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How to Start the Conversation about Caregiving

By Dian Brannen, 8:00 am on

One of the hardest conversations that family may have with an elderly loved one often focuses on the need for help or care at home. Watching mom or dad struggle to complete activities of daily living or other tasks can be heart-wrenching. Often, one parent may try to compensate by helping the other, leading to a decline with that parent as well. Although broaching this topic can be difficult, there are ways to go about it that can make your aging parent or parents feel more comfortable and at ease.

Keep Timing in Mind

Timing can be everything when trying to discuss a sensitive subject such as professional care for an aging adult. Picking a time when your parent is at ease, has few distractions and is not obviously stressed can be of importance. Those around can play a role in how receptive mom and dad are too. Before initiating the conversation, your parent should be in a comfortable environment such as his or her home.

Starting the Conversation

Asserting that your parent(s) need help is not always the right way to go about it. Your loved one may feel threatened by such statements, as though they are being ridiculed or belittled. Making an open ended observation in a non-obtrusive manner may help open up the lines of communication. For example, a statement such as “hey mom I noticed” that is followed by acknowledging that others may have these same difficulties may help dispel the notion that they are being judged.

Managing Emotions

Emotions are significant when it comes to decision making, and discussing professional caregiving can stir up many emotions for the family and the elder. Acknowledge these feelings, knowing ahead of time that they may not always be pleasant. Your loved one needs to know you are listening to his or her concerns. This can be achieved by repeating what your parent has said and describing how these thoughts make you feel. As a result, you will be able to minimize angry outbursts and allow talking to continue, despite differences in opinion or resistance.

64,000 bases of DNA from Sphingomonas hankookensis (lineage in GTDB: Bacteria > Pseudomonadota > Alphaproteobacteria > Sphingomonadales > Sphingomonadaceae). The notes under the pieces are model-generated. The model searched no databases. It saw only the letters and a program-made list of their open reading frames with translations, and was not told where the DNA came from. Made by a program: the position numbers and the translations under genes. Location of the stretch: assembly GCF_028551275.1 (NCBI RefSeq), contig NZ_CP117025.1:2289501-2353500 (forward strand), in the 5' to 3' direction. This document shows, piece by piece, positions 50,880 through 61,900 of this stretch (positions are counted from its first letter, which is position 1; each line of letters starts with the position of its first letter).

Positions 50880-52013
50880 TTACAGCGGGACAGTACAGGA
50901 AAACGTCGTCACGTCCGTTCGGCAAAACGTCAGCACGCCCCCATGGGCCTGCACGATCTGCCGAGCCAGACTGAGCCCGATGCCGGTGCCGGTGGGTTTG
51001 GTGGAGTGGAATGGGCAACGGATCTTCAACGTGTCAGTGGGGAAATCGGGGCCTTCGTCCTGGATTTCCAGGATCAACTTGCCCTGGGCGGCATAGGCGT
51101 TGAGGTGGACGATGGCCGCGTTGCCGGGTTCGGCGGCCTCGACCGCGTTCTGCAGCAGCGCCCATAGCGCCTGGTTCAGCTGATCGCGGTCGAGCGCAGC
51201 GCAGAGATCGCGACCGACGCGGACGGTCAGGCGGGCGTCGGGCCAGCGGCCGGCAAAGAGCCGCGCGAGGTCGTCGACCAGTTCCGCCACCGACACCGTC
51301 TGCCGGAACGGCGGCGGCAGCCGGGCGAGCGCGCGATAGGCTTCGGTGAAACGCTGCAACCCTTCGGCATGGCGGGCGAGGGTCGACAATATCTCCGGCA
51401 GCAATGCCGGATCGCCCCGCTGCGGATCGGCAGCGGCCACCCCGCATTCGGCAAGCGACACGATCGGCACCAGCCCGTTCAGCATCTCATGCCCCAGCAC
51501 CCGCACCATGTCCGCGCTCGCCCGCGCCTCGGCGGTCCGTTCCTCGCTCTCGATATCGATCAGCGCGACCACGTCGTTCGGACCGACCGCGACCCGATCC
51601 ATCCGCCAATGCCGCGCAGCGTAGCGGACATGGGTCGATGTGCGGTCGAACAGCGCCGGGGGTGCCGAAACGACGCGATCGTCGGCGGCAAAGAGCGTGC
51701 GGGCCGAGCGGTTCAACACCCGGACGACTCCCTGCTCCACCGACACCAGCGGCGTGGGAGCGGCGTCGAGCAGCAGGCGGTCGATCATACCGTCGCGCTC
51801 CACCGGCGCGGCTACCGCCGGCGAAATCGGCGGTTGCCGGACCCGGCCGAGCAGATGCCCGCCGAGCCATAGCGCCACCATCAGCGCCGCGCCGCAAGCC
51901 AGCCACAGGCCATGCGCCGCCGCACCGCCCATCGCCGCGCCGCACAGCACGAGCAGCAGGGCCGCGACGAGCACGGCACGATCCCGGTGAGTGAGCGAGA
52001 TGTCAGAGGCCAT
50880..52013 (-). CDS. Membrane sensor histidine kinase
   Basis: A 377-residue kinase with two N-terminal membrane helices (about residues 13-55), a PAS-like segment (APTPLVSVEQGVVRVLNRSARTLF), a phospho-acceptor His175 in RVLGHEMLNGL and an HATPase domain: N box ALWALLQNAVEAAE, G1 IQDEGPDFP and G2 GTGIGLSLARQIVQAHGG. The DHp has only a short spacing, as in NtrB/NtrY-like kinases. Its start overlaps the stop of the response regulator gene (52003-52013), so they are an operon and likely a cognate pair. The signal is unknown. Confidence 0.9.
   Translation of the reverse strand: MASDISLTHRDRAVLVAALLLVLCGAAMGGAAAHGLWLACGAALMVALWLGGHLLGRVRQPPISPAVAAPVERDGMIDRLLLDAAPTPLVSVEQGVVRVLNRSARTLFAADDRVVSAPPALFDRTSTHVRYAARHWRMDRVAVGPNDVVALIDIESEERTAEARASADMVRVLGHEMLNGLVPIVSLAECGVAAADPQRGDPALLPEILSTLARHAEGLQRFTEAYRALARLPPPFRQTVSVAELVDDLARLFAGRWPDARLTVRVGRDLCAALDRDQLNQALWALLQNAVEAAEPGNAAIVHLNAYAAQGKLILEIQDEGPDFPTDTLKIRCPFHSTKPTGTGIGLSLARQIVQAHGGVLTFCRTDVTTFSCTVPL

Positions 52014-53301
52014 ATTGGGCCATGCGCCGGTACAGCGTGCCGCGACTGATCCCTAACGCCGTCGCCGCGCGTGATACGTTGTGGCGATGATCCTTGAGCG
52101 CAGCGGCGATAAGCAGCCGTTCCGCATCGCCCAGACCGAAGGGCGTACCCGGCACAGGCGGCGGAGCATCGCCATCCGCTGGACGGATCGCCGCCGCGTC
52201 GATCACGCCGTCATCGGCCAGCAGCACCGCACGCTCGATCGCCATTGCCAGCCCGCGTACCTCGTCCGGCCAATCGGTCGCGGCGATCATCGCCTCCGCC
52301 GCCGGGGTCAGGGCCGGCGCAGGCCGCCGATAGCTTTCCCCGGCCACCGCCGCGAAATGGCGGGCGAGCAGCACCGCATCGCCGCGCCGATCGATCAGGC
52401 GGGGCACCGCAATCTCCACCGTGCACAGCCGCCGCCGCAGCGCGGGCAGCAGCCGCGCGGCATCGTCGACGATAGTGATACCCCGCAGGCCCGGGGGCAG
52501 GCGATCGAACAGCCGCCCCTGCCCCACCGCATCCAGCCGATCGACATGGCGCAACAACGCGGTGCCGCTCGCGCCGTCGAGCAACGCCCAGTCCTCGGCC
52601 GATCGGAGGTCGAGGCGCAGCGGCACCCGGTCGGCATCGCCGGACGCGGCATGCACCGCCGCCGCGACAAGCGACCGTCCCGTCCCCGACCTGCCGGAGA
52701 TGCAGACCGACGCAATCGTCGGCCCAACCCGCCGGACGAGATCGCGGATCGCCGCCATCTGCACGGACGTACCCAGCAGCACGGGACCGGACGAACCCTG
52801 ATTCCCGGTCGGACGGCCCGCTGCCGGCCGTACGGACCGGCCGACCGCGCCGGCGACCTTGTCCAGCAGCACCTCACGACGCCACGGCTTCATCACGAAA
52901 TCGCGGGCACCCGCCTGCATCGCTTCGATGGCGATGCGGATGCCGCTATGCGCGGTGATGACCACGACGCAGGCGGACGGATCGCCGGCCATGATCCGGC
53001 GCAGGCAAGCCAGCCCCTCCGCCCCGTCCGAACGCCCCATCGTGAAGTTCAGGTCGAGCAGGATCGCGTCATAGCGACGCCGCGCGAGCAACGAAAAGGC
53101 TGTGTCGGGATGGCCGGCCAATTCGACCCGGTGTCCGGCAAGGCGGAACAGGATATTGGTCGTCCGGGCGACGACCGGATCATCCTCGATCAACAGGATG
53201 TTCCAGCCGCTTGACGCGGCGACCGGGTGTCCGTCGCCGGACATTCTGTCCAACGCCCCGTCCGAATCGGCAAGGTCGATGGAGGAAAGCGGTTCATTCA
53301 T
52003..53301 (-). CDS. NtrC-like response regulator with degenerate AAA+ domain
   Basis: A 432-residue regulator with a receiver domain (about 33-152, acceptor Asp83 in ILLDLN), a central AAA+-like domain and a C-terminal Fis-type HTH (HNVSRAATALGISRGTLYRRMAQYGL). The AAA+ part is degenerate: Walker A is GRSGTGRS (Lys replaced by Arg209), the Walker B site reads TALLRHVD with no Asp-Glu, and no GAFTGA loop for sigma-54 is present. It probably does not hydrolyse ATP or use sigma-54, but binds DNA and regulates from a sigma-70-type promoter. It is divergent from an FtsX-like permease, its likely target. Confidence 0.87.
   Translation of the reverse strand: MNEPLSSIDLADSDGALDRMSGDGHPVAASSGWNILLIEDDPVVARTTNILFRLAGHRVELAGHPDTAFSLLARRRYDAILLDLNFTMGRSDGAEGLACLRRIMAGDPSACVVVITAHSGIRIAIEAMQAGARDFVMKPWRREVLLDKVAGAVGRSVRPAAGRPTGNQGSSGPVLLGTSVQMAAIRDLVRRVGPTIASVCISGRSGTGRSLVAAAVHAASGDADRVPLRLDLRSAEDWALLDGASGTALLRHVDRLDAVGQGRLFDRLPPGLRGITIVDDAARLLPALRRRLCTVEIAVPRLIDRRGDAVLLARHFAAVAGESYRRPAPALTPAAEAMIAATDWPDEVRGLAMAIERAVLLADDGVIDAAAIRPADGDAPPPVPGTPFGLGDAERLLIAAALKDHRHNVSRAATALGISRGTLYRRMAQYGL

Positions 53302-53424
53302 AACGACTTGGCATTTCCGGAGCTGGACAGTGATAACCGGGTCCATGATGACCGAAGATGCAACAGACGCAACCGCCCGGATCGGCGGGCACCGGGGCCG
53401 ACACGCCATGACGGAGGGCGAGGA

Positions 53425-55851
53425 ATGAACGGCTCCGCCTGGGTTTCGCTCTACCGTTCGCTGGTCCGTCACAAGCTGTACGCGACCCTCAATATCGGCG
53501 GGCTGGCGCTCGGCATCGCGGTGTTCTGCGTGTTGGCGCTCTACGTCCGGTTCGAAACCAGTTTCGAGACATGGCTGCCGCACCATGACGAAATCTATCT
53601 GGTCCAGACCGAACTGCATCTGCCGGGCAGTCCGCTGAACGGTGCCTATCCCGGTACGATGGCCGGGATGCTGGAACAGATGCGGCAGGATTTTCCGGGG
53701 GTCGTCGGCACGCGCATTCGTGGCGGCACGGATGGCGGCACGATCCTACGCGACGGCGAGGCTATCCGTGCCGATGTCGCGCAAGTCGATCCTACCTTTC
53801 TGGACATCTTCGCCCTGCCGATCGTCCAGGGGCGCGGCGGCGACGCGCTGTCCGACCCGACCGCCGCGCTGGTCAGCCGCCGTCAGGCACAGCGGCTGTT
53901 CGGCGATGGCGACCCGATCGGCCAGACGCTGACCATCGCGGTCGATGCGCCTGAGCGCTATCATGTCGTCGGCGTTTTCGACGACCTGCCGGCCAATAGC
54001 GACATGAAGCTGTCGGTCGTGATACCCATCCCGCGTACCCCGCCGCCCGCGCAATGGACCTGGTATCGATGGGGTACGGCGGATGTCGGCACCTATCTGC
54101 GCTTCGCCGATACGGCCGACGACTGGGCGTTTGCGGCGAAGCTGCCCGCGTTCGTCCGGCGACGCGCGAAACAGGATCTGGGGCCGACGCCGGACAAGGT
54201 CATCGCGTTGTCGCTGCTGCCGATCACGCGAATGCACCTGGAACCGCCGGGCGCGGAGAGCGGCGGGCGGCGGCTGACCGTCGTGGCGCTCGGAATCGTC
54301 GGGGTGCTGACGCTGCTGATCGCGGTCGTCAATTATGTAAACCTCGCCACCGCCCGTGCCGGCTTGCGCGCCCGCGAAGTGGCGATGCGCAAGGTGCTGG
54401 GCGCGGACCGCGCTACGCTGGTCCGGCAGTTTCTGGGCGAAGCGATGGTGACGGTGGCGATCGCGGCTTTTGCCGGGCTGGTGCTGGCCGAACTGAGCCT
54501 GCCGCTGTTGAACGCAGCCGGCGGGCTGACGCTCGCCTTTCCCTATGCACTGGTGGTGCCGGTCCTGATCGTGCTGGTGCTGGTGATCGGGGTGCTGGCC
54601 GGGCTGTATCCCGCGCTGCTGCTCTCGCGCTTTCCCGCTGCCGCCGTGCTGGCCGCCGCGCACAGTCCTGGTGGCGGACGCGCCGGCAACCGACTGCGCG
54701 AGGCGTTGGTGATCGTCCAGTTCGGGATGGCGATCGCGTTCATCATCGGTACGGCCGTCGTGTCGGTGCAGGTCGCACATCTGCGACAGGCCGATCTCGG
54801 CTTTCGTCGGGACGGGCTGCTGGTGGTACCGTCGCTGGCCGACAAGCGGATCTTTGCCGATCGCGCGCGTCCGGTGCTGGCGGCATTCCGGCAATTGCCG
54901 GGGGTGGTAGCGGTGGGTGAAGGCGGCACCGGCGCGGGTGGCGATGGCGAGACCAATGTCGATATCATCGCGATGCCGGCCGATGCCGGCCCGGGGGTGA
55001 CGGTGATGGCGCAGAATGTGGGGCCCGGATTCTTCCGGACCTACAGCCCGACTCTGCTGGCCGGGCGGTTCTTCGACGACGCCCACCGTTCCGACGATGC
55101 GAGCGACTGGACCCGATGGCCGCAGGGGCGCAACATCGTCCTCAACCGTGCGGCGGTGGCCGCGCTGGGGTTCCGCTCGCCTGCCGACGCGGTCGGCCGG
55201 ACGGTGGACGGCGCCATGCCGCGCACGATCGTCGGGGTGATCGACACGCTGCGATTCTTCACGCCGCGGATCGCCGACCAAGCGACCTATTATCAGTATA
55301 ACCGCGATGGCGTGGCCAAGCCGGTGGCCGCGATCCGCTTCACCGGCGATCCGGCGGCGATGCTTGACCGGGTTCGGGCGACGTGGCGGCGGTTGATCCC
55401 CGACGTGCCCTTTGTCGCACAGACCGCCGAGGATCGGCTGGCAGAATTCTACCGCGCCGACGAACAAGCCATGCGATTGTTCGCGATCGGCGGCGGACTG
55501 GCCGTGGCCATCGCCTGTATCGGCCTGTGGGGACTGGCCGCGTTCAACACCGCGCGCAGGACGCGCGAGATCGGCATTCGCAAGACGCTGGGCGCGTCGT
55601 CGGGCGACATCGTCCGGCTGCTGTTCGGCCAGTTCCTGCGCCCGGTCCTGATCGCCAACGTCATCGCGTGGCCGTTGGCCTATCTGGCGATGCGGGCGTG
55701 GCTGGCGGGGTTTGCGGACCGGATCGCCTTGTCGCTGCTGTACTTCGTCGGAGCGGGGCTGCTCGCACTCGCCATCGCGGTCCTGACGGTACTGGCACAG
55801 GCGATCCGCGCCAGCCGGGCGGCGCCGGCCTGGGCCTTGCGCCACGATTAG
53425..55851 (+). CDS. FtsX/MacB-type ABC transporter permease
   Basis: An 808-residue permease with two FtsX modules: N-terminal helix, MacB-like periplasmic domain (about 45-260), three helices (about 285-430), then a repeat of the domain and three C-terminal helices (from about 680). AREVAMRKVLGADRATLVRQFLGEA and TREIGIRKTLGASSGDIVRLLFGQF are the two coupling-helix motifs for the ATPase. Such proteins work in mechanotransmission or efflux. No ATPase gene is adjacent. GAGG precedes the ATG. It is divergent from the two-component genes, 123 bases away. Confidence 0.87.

Giving Parents Control

For many seniors, asking for help can symbolize a loss of independence. However, with today’s in-home care, seniors can choose the exact type of care they want, on a schedule that works best for them. For instance, Home Care Assistance offers part-time care in the Lehigh Valley, providing seniors and older adults with reliable and compassionate assistance at home on an as-needed basis. This type of flexible care schedule enables seniors to maintain a sense of control, regular routines and most importantly, independence and dignity.

To learn more about in-home care or to schedule a complimentary, no-obligation consultation, call 484-350-3874 and speak with a friendly Care Manager from Home Care Assistance of the Lehigh Valley.